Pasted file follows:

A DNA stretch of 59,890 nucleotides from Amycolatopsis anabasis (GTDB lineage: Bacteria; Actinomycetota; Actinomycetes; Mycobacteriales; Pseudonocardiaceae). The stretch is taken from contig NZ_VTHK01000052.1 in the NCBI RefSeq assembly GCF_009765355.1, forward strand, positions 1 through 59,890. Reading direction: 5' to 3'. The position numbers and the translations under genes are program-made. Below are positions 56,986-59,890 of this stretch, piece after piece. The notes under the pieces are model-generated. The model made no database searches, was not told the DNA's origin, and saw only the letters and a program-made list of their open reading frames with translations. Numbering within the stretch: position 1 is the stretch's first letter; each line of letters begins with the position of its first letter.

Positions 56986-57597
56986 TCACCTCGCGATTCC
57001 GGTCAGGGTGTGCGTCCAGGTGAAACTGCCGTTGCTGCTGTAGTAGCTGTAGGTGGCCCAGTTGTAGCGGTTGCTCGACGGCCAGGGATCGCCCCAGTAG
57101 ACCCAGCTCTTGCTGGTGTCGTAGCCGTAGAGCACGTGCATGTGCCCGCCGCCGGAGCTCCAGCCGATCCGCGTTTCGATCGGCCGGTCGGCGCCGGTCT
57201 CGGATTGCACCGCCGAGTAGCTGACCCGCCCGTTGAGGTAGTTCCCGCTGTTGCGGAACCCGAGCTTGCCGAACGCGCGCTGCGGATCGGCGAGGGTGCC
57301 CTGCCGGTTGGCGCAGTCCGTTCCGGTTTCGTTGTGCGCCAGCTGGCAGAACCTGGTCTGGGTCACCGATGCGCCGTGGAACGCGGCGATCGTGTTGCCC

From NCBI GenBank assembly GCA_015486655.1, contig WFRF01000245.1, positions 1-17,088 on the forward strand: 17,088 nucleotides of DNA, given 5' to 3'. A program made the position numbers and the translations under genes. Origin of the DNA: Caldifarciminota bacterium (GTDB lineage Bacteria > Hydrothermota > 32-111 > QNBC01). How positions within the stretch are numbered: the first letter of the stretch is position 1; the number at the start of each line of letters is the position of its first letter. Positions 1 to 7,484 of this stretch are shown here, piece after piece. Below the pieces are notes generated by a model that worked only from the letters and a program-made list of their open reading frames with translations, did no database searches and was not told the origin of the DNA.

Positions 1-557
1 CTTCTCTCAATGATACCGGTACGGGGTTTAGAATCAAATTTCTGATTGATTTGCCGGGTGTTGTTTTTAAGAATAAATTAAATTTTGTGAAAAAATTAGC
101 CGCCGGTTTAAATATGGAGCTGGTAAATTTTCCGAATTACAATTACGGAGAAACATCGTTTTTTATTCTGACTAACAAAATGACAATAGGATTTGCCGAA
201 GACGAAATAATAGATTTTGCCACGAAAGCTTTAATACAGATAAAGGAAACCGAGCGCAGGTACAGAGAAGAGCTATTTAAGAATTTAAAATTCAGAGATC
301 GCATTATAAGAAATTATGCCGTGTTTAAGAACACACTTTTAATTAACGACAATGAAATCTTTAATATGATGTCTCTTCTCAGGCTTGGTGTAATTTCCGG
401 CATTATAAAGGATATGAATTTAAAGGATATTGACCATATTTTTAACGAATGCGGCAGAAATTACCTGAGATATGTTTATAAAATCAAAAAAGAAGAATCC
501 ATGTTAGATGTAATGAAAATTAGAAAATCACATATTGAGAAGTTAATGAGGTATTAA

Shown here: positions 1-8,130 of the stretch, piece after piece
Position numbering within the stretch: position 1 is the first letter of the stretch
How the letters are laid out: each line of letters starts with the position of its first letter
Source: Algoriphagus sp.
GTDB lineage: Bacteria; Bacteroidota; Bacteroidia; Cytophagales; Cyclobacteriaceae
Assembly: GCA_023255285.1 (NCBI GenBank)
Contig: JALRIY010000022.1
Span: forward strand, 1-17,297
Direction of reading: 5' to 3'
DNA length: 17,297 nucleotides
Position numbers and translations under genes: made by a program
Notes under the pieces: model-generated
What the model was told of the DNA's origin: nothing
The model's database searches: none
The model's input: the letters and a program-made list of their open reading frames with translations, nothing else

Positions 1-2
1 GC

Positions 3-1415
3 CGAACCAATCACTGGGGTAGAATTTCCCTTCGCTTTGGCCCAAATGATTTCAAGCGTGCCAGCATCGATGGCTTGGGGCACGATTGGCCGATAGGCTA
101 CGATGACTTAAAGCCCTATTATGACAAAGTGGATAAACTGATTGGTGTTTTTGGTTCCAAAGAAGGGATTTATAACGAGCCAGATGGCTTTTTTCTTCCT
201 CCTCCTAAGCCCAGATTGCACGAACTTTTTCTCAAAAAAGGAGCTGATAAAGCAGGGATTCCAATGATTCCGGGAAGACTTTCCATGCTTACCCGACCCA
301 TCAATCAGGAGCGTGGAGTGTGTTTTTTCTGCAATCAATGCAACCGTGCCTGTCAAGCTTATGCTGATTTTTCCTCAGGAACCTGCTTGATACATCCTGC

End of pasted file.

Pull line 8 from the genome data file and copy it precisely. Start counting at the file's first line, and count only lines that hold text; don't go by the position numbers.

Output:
From NCBI GenBank assembly GCA_015486655.1, contig WFRF01000245.1, positions 1-17,088 on the forward strand: 17,088 nucleotides of DNA, given 5' to 3'. A program made the position numbers and the translations under genes. Origin of the DNA: Caldifarciminota bacterium (GTDB lineage Bacteria > Hydrothermota > 32-111 > QNBC01). How positions within the stretch are numbered: the first letter of the stretch is position 1; the number at the start of each line of letters is the position of its first letter. Positions 1 to 7,484 of this stretch are shown here, piece after piece. Below the pieces are notes generated by a model that worked only from the letters and a program-made list of their open reading frames with translations, did no database searches and was not told the origin of the DNA.